Familial Cancer

, Volume 16, Issue 3, pp 411–416 | Cite as

Mutation screening of ACKR3 and COPS8 in kidney cancer cases from the CONFIRM study

  • Maryam Mahmoodi
  • Tu Nguyen-Dumont
  • Fleur Hammet
  • Bernard J. Pope
  • Daniel J. Park
  • Melissa C. Southey
  • John M. Darlow
  • Fiona Bruinsma
  • Ingrid Winship
Original Article


An apparently balanced t(2;3)(q37.3;q13.2) translocation that appears to segregate with renal cell carcinoma (RCC) has indicated potential areas to search for the elusive genetic basis of clear cell RCC. We applied Hi-Plex targeted sequencing to analyse germline DNA from 479 individuals affected with clear cell RCC for this breakpoint translocation and genetic variants in neighbouring genes on chromosome 2, ACKR3 and COPS8. While only synonymous variants were found in COPS8, one of the missense variants in ACKR3:c.892C>T, observed in 4/479 individuals screened (0.8%), was predicted likely to damage ACKR3 function. Identification of causal genes for RCC has potential clinical utility, where risk assessment and risk management can offer better outcomes, with surveillance for at-risk relatives and nephron sparing surgery through earlier intervention.


Kidney cancer ACKR3 COPS8 Mutation screening Massively parallel sequencing Hi-Plex 



TN-D was a Susan G. Komen for the Cure Postdoctoral Fellow. MCS is a National Health and Medical Research Council Senior Research Fellow. This work was supported by the Australian National Health and Medical Research Council (NHMRC) (APP1025879), Cancer Council Victoria APP1066612 and by a Victorian Life Sciences Computation Initiative (VLSCI) grant (Number VR0182) on its Peak Computing Facility, an initiative of the Victorian Government.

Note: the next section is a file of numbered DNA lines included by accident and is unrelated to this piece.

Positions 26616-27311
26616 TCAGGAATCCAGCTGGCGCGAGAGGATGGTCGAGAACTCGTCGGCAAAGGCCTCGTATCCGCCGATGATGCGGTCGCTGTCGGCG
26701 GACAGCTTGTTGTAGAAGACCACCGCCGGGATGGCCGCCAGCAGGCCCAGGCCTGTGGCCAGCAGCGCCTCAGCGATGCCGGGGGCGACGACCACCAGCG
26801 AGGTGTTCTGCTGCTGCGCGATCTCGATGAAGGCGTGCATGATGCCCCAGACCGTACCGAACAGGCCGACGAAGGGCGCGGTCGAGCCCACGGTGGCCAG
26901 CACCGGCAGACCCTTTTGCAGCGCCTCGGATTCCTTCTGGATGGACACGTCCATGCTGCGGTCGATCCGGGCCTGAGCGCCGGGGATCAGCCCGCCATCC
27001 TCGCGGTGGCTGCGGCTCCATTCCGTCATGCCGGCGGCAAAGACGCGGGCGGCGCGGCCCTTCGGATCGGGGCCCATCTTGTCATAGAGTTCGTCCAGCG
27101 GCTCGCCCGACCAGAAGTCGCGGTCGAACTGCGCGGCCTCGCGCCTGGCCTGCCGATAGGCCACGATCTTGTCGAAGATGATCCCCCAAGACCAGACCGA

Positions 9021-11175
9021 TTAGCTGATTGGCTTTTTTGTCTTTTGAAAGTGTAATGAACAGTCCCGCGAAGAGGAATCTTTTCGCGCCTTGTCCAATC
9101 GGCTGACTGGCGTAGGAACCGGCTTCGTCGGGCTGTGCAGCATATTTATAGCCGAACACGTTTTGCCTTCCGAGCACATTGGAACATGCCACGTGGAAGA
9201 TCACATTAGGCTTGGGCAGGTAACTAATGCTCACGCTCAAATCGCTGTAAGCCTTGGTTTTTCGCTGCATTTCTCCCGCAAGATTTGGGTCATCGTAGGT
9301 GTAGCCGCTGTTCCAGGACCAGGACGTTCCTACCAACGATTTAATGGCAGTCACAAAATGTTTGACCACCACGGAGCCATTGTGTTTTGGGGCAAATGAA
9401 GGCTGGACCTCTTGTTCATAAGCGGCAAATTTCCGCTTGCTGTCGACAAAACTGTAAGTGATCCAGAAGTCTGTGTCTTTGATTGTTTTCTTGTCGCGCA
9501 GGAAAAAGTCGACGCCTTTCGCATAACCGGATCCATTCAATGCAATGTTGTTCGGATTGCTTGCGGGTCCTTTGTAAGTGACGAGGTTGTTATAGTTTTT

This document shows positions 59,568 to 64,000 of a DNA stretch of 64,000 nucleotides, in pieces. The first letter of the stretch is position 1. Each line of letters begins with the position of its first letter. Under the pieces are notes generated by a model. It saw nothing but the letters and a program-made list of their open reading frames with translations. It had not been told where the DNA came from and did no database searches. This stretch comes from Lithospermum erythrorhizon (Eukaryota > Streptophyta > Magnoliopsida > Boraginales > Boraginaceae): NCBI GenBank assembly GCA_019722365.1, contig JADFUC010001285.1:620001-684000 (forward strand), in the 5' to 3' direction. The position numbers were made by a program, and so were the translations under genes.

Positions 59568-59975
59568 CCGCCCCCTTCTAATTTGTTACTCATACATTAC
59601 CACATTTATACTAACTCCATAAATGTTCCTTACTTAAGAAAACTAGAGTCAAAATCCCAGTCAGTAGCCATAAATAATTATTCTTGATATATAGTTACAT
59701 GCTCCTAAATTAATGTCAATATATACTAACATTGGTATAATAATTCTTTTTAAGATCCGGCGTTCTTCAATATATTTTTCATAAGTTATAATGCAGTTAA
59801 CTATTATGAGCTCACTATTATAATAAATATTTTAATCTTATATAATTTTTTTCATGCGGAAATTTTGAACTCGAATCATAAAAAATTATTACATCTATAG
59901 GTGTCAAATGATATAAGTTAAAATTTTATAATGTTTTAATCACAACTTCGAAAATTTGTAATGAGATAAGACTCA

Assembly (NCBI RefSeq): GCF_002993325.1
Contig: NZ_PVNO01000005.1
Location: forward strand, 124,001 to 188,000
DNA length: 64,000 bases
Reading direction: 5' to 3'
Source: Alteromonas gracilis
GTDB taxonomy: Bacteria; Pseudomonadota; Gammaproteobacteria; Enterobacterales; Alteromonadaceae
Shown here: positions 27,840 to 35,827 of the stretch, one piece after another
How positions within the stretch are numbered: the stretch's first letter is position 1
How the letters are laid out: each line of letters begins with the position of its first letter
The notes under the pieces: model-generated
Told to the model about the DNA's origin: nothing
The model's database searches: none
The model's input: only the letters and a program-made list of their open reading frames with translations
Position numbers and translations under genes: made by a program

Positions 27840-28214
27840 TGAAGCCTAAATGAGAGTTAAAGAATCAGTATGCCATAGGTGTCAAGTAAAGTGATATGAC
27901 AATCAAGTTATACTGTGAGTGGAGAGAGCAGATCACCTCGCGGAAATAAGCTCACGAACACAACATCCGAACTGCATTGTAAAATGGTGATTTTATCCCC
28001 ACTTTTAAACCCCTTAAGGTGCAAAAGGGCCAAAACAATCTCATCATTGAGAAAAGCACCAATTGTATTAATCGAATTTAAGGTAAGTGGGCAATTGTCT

Compliance with ethical standards

Conflict of interest

The authors declare that they have no conflict of interest.

Ethical approval

Ethics approval was granted by the Human Research Ethics Committee of the Cancer Council of Victoria.

Informed consent

Informed consent was obtained from all participants included in the study


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Copyright information

© Springer Science+Business Media Dordrecht 2016

Authors and Affiliations

  • Maryam Mahmoodi
    • 1
  • Tu Nguyen-Dumont
    • 1
  • Fleur Hammet
    • 1
  • Bernard J. Pope
    • 2
    • 3
  • Daniel J. Park
    • 1
    • 2
  • Melissa C. Southey
    • 1
  • John M. Darlow
    • 4
    • 5
  • Fiona Bruinsma
    • 6
  • Ingrid Winship
    • 7
    • 8
  1. 1.Genetic Epidemiology Laboratory, Department of PathologyThe University of MelbourneMelbourneAustralia
  2. 2.Victorian Life Sciences Computation InitiativeMelbourneAustralia
  3. 3.Department of Computing and Information SystemsThe University of MelbourneMelbourneAustralia
  4. 4.Department of Clinical GeneticsOur Lady’s Children’s HospitalDublinIreland
  5. 5.National Children’s Research CentreOur Lady’s Children’s HospitalDublinIreland
  6. 6.Cancer Epidemiology CentreCancer Council VictoriaMelbourneAustralia
  7. 7.Department of MedicineThe Universityof MelbourneMelbourneAustralia
  8. 8.The Royal Melbourne HospitalMelbourneAustralia

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